Friday, June 7, 2013


Despite what may have appeared to be a giant bashing of clinical trials for the entire week, I want to end this week on a high note.

One of the first tweets from the ASCO meeting that caught my eye came from Cliff Hudis.  Dr. Hudis is the newly elected president of the American Society of Clinical Oncologists and he is the chief of breast cancer medical service at MSKCC.  He also happens to be my friend's oncologist.  No HIPAA violation in making that statement..... just an observation.  I have more intimate knowledge of Dr. Hudis than even he knows.  Indeed, he has no idea who I am.  Although I volunteer at MSKCC and my mom is an active patient at the hospital, she is treated at a suburban facility.  Hudis is at the main campus and on E53rd.  I'm pretty sure he doesn't know he's lovingly referred to as Hudis.  "Hudis said...."or  "Why is Hudis...." or  ......  "What Would Hudis Do?"

The tweet was about the abysmal rate of participation in clinical trials.  Those of us who have a keen interest in research are in agreement.  We need to find ways to fill trials so the research can be completed and the results are shared.  This is the way we make progress.  By studying.  By taking an idea and translating the idea into a well designed study.  By developing the study and then, the biggest key.... recruiting participants.

Yes, funding is essential.  The best way to make the most efficient use of funding is by seeing that trials are filled quickly. A fully funded study that takes too much time to fill equates to a wasteful use of resources.  What to do?

My first suggestion?  Find better ways to notify the public about ongoing trials.  The website, can be cumbersome to navigate. Or, if you are fascinated by ongoing research, it's very easy to get lost for hours.... yes, hours...... flipping through studies.  Every study in the entire world that involves human participants is included on that site.  For every disease, illness or ailment imaginable.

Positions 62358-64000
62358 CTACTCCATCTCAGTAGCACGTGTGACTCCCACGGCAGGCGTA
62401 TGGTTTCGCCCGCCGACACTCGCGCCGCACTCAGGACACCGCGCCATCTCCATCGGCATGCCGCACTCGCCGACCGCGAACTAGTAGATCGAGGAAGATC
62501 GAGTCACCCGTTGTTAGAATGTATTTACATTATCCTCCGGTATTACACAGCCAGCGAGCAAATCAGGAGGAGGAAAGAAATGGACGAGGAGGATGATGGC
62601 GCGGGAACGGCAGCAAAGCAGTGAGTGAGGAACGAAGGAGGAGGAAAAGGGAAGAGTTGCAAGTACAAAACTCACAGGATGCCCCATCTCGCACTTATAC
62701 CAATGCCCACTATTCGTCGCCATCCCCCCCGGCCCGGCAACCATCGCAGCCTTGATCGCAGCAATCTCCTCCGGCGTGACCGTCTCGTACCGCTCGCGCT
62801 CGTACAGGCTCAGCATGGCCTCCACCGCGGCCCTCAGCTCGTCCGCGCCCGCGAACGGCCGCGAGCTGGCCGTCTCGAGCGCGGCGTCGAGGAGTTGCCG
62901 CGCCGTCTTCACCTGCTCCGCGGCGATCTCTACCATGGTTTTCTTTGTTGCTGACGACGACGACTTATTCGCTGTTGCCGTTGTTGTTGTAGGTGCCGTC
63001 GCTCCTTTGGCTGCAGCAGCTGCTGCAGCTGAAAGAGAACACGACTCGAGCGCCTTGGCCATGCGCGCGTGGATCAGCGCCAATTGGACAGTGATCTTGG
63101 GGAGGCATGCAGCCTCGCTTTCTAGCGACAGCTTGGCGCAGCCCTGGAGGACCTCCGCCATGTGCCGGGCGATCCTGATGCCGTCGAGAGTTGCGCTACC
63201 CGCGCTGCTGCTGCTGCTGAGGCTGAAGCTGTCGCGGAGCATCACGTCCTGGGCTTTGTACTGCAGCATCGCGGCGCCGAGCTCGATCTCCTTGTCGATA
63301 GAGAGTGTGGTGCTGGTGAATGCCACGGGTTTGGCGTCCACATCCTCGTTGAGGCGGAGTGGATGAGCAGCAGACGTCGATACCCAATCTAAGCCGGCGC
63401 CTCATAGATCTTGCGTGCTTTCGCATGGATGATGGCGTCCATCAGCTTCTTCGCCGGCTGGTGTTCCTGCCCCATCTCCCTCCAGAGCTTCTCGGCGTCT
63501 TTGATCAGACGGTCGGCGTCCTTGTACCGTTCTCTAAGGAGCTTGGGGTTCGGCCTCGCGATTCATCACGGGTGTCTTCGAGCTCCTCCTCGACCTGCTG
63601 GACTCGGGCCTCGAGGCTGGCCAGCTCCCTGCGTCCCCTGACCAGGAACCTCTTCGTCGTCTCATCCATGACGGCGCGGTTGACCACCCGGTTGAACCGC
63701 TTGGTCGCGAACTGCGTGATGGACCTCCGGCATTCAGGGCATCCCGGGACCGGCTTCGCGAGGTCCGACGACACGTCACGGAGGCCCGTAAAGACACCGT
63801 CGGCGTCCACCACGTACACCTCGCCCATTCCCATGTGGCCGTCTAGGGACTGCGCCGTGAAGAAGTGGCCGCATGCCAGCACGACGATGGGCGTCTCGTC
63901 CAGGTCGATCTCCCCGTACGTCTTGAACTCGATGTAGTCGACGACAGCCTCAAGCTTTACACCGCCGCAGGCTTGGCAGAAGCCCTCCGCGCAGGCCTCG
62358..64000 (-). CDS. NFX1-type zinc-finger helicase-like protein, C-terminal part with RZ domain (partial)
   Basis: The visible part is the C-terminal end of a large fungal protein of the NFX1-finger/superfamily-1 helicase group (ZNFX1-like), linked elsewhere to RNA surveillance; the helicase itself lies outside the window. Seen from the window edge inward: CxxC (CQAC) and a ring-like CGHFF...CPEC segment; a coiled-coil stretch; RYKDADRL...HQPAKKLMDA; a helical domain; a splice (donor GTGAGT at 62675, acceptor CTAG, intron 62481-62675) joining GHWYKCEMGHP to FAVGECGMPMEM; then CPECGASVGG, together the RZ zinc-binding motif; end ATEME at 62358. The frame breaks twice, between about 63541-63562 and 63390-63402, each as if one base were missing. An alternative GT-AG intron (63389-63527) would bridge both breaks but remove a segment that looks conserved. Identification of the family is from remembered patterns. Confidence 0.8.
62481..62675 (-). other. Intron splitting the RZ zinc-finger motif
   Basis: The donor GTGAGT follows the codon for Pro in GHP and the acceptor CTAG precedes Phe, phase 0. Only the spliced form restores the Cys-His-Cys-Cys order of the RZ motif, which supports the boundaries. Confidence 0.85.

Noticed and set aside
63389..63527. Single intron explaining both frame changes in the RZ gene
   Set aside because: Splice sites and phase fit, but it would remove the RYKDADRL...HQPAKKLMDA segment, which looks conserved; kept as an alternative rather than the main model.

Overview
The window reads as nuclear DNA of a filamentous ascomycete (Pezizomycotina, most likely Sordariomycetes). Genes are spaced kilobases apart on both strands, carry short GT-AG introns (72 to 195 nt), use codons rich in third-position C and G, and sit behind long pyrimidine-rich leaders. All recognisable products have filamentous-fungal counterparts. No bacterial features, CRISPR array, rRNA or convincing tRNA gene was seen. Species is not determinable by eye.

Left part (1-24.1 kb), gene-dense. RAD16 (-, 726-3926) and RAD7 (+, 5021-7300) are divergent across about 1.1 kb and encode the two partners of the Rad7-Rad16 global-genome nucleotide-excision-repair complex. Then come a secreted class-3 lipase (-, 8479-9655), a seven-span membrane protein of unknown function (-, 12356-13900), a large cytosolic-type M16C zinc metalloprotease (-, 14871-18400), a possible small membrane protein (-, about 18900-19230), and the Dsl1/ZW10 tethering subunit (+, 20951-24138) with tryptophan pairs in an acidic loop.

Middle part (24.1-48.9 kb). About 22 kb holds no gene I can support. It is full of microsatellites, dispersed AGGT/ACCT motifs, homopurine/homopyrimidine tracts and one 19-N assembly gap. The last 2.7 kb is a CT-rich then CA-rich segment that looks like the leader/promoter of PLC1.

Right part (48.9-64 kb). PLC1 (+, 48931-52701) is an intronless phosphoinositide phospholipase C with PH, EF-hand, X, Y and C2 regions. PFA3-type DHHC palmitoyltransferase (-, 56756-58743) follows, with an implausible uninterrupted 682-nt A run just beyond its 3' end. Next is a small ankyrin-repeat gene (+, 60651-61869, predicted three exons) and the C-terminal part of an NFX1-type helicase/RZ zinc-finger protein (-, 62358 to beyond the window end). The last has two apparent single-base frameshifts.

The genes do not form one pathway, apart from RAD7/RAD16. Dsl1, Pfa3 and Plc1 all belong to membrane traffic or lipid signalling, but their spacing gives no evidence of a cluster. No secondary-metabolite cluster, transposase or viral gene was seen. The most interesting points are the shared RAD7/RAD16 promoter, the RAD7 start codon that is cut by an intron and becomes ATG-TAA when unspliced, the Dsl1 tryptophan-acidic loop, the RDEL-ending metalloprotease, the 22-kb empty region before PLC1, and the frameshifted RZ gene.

Last night, as I was preparing this post, I wanted to see how the site is broken down.  Found the section on "Topics" and got lost in the mental health area for quite some time.  Everything about the brain fascinates me.  Finally found my way to the cancer area where there are tons of sub sections and of course, breast cancer trials are in the thousands.

Streamline the process.  Make it easy to locate trials pertinent to the unique needs of individual patients.   I am impressed with the design of Breast Cancer Trials  which matches trials to a profile set up when joining the site.  I am equally impressed with the Medivizor clinical trial matching component.  In both cases, email notifications are sent when a matching trial is found.

Of course, I'm a big fan of the Army of Women.  One important distinction is that the Army of Women studies are not drug trials and notifications are sent to everyone who has joined the database.  The reason for this design is simple.  Army of Women studies are about understanding the causes of breast cancer and improving quality of life for those of us who are breast cancer patients.  Although they are subject to the same rules and regulations, I tend to differentiate between clinical studies and clinical trials.  Studies are observational.  Trials involve drugs.  That's not a hard and fast rule.  It's my own way of distinguishing one from the other.

On that note, please do explore all four of these options.  Medivizor is still in invitation only mode.  Highly suggest requesting an invitation if you have diabetes or cancer of the breast, prostate or colon.  Medivizor will do the exploring for you.  Army of Women lists all of their open studies on their website and again, I would suggest taking a peek around.  In fact, I just received my saliva kit for a study I joined through an Army of Women email.

Breast Cancer Trials allows you to view all trials without enrolling in the site which is helpful if you are doing a bit of homework.  I'm looking for a specific cohort of trials and the site is beneficial in narrowing them down.  Lastly, hands down has the most comprehensive information of all.

Test drive them.  If you are eligible, consider participating.  I'm lab rat at heart.  I've participated in at least four trials that quickly come to mind.  And yes, I signed lengthy consent forms each and every time.

Addendum ....  Since posting, I've found other places to seek out clinical trials.  I'll keep a running list and if anyone is aware of sites that are patient friendly and free to access, please share via email or in the comments...

Chemotherapy Advisor has a link in the upper right of the screen. May require sign up, login (free) to access that part of the site.

Cure Launcher is phone based.  Although I've not used it, it looks like the real deal. 

There was a sarcastic ending to this post.  I've since deleted it.

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